The town of Shumsk is located at 50'07'/26'07', 62 km south of Rovno. It is called Shumsk in Yiddish, Ukrainian, and Polish, and Shumskoye in Russian. The Polish spelling Szumsk is sometimes used to this day. It is now part of the Ternopil Oblast (province) of Ukraine, but is identified with the historic region of Volhynia. It was part of Poland from the 16th century to the end of the 18th century, when it became part of Russia. In 1921 the Treaty of Riga returned Shumsk to Poland. It became part of the USSR in 1939, but was overtaken by the German Army during World War II. In 1945 Shumsk was again part of the USSR, and remained so until the establishment of the independent state of Ukraine in 1991.
Russian Census of 1897 listed the
population of Shumsk as 2,258, 1,962 of whom (87%) were Jews. Most of
the other residents were Polish, Russian, and Ukrainian, with a large
number of Ukrainians and some Poles living in the nearby villages.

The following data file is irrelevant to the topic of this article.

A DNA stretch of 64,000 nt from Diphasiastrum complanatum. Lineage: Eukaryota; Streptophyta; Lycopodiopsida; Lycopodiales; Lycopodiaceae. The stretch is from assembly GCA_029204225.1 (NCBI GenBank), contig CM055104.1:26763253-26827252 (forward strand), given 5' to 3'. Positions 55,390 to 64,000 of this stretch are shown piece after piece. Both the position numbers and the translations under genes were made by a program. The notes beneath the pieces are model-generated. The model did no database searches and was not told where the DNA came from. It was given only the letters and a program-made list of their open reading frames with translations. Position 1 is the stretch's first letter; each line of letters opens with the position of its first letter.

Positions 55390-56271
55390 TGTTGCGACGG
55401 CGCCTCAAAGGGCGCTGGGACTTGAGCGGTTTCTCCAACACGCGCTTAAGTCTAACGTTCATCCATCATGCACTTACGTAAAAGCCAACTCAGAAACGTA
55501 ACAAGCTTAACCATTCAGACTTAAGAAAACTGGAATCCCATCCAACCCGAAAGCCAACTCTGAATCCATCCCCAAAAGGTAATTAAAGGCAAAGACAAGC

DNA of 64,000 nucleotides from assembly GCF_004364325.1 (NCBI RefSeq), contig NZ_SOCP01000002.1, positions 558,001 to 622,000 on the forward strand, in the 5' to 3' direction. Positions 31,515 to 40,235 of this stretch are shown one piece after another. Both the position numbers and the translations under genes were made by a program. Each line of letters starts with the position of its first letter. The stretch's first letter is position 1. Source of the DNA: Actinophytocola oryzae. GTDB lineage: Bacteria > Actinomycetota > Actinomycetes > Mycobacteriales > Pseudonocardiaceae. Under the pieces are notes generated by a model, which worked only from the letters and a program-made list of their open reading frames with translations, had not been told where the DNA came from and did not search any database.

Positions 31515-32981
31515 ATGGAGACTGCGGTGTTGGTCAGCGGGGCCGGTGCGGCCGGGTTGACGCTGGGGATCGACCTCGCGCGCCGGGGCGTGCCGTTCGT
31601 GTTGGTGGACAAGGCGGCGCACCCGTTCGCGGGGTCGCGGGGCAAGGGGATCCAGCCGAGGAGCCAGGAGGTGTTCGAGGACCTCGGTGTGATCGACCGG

There was significant
emigration from the town in the first several decades of the 20th
century, primarily to the United States. In the interwar period, a
number of Shumsk Jews active in the Zionist movement emigrated to
British Mandate Palestine. Almost all of the Jews who remained in
the town were murdered by the Nazis and their sympathizers. The
few who survived were either hidden by righteous gentiles (primarily Shtundists), or
into the Soviet Union ahead of the Germans. A handful
attempted to resume their lives in the town following the War. Today
the town is populated almost entirely by ethnic Ukrainians.
For a Google satellite map, click
Note: you can now explore Shumsk virtually through Google Street View,
but only on a few streets. To "drive" into the old part of town, click here.
Here is a detail from a 1927 map during the period
of Polish rule.
Click here to see a hand-drawn map from memory by Shumsk native Keith Peltz, half a century after he departed Shumsk.